Nintendo Labo: Vehicle Kit could well be the most accomplished and playable Labo kit yet, but make sure you've got plenty of room to store the three large modules required to play.
Ingenious use of cardboard
Lots of variety
Fun cooperative modes
Take up a lot of space
Long assembly time
This cardboard ain't cheap
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The core idea – using cardboard to create unique controllers and devices – was utter genius, and rightly captured the imagination of millions of players all over the globe.
- Read our original Nintendo Labo review here
After those two initial kits, Nintendo is now following up with what is perhaps its most accomplished Labo offering yet – the Nintendo Labo Vehicle Kit – although it will do little to assuage the fears of those who still can't find anywhere to store the previous Variety and Robot kits.
Fly, dive and drive
The Vehicle Kit largely does what it says in the tin. You get to construct three controllers based on different modes of transportation: car, submarine, and aeroplane. Using these vehicles you can explore a surprisingly large game world at will, unlocking new areas and challenges while stopping periodically to refuel.
These challenges are unique to each sub-area of the map, and range from ferrying around NPCs to performing tricks and even sinking golf balls into massive holes. This is an interactive playground which begs to be discovered, and it effortlessly trumps the other two Labo kits as a gaming experience beyond the sum of its cardboard parts.
The Toy-Cons themselves – cardboard creations built around the Nintendo Switch’s Joy-Con controllers – are stunning feats of design work, especially the car module. The motion of light-reflective tape inside the unit is picked up by the right-hand Joy-Con's IR camera, translating subtle movements into in-game action.
Using the foot pedal – the only Toy-Con that is used in all three vehicle modes – you can apply gradual acceleration. To change vehicles, all you need do is remove the Toy-Con key (which contains the aforementioned Joy-Con) and insert into the relevant module; your craft transforms on the spot and you can take to the skies or explore the depths of a lake.
The mainline Adventure Mode is a meaty experience but won't keep you occupied forever, so Nintendo has included several other modes in order to extend longevity.
You’ll likely spend more time in the Battle Mode, which pits two players against one another on a deformable landscape. Punches are thrown using the levers on the side of the car Toy-Con, and you can even use the Joy-Con's IR camera to scan real objects and translate them into undulating areas.
Elsewhere, a special spray-can Toy-Con is used to customise your vehicles, while a brand-new mode for this kit allows you to create new Toy-Con of your very own, or simply use the Joy-Con's stick and buttons to control the action.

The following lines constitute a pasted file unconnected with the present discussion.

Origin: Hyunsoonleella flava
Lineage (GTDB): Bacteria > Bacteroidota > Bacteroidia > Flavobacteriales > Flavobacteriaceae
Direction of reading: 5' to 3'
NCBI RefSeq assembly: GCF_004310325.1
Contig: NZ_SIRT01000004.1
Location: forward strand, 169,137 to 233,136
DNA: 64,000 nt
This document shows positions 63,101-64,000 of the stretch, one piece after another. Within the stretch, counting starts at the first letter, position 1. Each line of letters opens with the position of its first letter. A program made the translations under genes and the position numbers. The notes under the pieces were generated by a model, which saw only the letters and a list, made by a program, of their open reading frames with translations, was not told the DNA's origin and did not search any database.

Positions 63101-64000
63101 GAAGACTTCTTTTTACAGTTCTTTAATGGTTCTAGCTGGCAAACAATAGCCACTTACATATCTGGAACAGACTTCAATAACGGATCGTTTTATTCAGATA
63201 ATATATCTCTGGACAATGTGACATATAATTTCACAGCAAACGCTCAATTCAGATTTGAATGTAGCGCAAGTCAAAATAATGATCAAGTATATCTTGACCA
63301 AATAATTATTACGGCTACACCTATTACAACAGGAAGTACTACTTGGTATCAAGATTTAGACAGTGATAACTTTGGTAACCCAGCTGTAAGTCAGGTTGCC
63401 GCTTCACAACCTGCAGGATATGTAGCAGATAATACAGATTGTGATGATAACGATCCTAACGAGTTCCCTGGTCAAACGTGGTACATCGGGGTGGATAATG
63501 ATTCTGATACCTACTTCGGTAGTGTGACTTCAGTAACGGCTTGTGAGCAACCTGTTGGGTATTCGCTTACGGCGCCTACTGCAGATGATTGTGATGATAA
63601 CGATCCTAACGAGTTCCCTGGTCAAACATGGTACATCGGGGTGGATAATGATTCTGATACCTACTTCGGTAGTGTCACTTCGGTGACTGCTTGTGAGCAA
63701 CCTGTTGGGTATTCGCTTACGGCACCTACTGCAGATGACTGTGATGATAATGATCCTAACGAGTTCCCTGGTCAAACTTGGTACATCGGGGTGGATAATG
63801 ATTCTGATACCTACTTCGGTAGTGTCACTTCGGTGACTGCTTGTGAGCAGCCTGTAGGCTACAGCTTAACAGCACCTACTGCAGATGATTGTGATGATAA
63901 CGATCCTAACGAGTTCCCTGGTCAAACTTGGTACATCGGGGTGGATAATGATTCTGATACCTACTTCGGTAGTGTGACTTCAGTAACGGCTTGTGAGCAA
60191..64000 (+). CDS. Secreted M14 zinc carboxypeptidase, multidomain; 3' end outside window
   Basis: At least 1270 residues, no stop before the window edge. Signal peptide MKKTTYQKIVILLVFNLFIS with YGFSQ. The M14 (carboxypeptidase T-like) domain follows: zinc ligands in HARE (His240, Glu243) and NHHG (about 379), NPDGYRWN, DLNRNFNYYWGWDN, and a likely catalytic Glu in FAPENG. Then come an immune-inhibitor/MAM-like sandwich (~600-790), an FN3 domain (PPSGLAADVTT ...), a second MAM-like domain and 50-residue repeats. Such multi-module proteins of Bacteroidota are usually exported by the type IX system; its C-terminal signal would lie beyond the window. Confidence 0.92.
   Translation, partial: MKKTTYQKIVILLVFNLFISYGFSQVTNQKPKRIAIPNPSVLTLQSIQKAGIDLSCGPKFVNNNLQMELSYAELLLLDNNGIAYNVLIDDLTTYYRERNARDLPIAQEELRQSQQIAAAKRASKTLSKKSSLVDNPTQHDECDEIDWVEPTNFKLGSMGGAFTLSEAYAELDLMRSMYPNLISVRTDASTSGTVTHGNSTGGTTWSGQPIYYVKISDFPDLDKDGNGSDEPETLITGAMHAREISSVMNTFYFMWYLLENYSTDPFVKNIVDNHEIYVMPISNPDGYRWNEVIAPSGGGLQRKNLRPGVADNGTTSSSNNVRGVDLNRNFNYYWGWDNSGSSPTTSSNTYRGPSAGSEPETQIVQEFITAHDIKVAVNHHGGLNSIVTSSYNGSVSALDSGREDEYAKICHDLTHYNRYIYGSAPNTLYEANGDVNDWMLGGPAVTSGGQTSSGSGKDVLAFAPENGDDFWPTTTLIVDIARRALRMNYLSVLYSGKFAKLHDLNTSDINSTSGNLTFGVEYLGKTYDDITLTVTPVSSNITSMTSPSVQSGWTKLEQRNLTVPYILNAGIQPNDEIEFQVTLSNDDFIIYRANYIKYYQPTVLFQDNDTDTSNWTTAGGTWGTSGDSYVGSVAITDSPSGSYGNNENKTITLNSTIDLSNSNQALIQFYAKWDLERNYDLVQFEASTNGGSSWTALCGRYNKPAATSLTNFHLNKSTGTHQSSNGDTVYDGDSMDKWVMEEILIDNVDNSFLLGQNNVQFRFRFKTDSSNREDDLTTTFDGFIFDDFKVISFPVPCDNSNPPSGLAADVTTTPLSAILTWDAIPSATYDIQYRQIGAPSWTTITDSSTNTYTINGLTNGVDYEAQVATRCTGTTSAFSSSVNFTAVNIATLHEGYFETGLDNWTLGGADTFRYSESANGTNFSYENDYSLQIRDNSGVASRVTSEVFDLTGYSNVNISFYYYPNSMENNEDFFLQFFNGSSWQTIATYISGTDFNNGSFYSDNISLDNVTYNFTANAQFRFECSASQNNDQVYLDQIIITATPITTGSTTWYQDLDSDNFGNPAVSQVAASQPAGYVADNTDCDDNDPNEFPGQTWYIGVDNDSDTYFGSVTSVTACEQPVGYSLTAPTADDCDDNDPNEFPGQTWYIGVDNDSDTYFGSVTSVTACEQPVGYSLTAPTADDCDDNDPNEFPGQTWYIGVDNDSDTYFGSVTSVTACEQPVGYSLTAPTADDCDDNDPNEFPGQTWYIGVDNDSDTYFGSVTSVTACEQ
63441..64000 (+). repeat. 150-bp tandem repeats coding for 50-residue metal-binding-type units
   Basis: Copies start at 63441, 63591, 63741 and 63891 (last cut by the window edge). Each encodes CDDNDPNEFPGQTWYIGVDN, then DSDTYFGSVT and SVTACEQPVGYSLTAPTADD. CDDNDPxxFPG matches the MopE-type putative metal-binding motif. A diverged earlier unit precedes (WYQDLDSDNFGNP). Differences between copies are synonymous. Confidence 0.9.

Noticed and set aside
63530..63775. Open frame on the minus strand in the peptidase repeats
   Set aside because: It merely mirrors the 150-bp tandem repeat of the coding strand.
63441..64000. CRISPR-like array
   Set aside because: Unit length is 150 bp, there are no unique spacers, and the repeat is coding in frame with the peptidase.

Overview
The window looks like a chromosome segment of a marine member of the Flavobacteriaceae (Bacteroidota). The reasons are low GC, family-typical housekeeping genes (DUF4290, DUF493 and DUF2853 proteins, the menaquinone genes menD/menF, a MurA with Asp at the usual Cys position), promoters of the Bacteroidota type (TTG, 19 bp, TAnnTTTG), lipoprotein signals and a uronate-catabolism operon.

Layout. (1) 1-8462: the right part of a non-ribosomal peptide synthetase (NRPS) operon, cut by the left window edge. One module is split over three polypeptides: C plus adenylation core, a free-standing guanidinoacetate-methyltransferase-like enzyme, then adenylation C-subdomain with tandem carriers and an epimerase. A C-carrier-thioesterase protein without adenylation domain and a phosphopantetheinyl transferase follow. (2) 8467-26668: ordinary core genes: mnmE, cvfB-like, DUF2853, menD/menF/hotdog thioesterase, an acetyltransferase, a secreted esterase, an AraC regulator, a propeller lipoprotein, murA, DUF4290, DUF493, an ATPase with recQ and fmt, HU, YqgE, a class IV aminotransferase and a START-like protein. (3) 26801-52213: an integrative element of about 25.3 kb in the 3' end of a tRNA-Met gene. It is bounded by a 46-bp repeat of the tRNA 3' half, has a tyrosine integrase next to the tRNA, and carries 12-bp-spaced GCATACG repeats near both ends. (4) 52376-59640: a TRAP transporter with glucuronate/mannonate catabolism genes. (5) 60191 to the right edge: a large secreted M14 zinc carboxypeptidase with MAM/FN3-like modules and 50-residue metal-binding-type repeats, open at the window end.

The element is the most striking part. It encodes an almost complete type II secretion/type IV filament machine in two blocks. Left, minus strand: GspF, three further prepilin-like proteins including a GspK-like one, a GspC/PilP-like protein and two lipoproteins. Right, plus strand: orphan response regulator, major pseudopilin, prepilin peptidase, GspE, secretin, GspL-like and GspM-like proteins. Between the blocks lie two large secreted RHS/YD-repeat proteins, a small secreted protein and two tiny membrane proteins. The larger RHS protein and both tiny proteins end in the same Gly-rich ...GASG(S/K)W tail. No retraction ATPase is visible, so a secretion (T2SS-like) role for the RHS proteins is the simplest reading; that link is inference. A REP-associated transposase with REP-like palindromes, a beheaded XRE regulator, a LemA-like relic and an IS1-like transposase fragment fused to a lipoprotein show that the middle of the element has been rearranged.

Slot Car racing is the most basic mode, and only uses the pedal. In this game, you and three other friends can race your tiny car around a track, Scalextric-style, only needing to worry about the amount of gas you're applying.
It's also worth noting that the Adventure Mode can be played in co-op, with a second person using the plane Toy-Con to aim a cannon. In terms of content, this kit really is a virtual toybox – although it should be noted that you'll need more than one copy of the kit to enjoy all of its cooperative features.
This kit certainly delivers when it comes to pure entertainment value, but you should expect to spend your first 5 to 8 hours in its company building stuff out of cardboard. Nintendo gives rough estimates of how long each component takes to build, and in total, you're looking at over eight hours if you consider yourself to be a novice cardboard-folder.
Even if you're quick, you're still going to have to invest the best part of a single day's waking hours in simply building the tools needed to play the game.
This was, to a certain degree, an issue with the other two kits – especially the Variety Kit, which contained several complex Toy-Con. However, those kits could be assembled one at a time, whereas to embrace the full potential of the Vehicle Kit, you really need to have all three modules made before you fire up the Adventure Mode.
If you've got kids then obviously this is more a joy than a chore, but even their patience may be tested by the sheer magnitude of the task at hand.
Once you've made the Toy-Con, you then have the thorny issue of where to store all of this cursed cardboard. One of the big criticisms of Labo is the sheer amount of space each assembled kit takes up: if you've bought all three kits released so far, we dread to think what your living room must look like right now. With no easy means of taking the kits apart when you're not using them, Labo presents a very real issue when it comes to storage.
The storage issue aside, the third Labo kit shows that the core concept has matured massively over the past few months and is more than capable of supplying true game-like experiences.
The immersive nature of these Toy-Con modules included here cannot be denied, and there are times when it feels like you're sat in an expensive arcade cabinet – a remarkable feat when you consider you're simply using cardboard and the power of the Switch Joy-Con. Nintendo deserves a massive amount of credit for creating a genuinely new way to play, one that looks set to take over our homes and storage closets with its cardboard creations.
This could well be the most accomplished and playable Labo kit yet, but make sure you've got plenty of room to store the three large modules required to play.